Our three-year-old son loves minions. He has never seen Despicable Me, but who doesn’t love a little yellow guy with funny eyes, a bald head and crazy manners. Plus, when McDonald’s offers free toys it’s amazing how well acquainted a toddler can become. So last week when Despicable Me 2 arrived on video, I decided to rent it for the family (after all, my husband and I had been waiting for this day for quite some time).
While it wasn’t as good as the first movie, that meant nothing to my son. He enjoyed watching the minions in action and asked all sorts of questions, especially when these little good guys went bad. I could tell he was a bit disturbed at the craziness of the purple minions, but he seemed okay with everything as all was set right in movie land.
Unfortunately, three days later my little guy came down with some bug and up shot his fever. For a child prone to ear infections, taking fever reducers is nothing new and our son is a champ in this department. But Friday afternoon, he sobbed and cried and insisted that he didn’t want to take his medicine. I finally coaxed (okay, forced) him into downing the syringe full of good stuff, but he was still distraught. After he calmed down a bit he fessed up to his angst against the meds, his reason being, “I didn’t want to turn into a purple minion.”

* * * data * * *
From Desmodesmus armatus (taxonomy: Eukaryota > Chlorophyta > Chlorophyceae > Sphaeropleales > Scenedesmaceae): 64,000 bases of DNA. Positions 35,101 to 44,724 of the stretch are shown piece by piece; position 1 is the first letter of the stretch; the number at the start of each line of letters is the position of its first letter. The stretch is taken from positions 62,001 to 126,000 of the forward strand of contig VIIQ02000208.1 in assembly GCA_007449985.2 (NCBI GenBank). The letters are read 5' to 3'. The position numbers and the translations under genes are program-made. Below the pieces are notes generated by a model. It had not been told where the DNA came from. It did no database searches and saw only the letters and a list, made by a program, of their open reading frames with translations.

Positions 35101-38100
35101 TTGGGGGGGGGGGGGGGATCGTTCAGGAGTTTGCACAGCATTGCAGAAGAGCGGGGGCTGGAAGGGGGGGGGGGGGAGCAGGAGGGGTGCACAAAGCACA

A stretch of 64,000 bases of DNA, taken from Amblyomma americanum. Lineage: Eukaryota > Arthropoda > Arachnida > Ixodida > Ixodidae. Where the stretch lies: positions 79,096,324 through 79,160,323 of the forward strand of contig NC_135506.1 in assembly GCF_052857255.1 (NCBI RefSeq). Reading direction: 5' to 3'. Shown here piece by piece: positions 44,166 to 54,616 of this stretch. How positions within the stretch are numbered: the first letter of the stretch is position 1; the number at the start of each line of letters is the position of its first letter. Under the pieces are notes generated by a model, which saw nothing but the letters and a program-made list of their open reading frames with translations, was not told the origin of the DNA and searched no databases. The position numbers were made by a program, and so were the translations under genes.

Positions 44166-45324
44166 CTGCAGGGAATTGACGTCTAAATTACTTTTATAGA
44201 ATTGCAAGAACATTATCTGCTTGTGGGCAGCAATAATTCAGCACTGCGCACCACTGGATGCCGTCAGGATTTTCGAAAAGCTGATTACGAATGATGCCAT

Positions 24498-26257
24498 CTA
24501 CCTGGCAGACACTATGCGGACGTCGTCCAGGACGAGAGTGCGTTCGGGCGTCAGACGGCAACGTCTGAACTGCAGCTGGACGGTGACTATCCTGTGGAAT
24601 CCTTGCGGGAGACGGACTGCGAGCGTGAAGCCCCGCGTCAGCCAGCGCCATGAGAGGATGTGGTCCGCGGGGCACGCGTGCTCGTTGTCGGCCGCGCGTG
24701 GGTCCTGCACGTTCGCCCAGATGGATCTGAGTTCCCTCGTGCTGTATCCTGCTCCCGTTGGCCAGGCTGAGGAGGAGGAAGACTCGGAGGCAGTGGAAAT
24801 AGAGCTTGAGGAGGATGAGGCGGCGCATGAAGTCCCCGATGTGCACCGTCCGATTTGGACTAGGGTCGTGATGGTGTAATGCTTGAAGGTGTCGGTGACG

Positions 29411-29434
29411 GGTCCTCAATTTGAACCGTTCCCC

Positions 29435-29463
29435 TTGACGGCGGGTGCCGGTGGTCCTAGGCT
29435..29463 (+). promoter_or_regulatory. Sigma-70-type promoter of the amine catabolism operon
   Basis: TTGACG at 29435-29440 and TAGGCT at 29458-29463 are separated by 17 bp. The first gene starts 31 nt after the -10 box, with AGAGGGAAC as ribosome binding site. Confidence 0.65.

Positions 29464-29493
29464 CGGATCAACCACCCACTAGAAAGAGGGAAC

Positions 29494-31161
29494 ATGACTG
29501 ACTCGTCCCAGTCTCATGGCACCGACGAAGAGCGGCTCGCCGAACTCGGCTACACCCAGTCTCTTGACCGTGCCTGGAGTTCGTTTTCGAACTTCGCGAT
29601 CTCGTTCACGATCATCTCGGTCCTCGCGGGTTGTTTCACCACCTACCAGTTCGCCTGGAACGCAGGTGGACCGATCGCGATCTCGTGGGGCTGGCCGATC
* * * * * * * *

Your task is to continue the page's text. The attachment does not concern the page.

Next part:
So there you have it. . . And why shouldn’t he be afraid of turning into a purple minion? One syringe full of gel was all it took in the movie so why not real life? We did explain to him the difference between pretend (“pretwin” in his lingo) and reality; and we also assured him that we would never ever think of turning him into a mean purple minion. (He can manage that on his own some days.)
That being said, it’s moments like these that make me mindful of what I put in front of my child’s eyes, ears and mind. This was a great reminder of how differently children view the world and that we should strive to keep our little ones innocent as long as possible.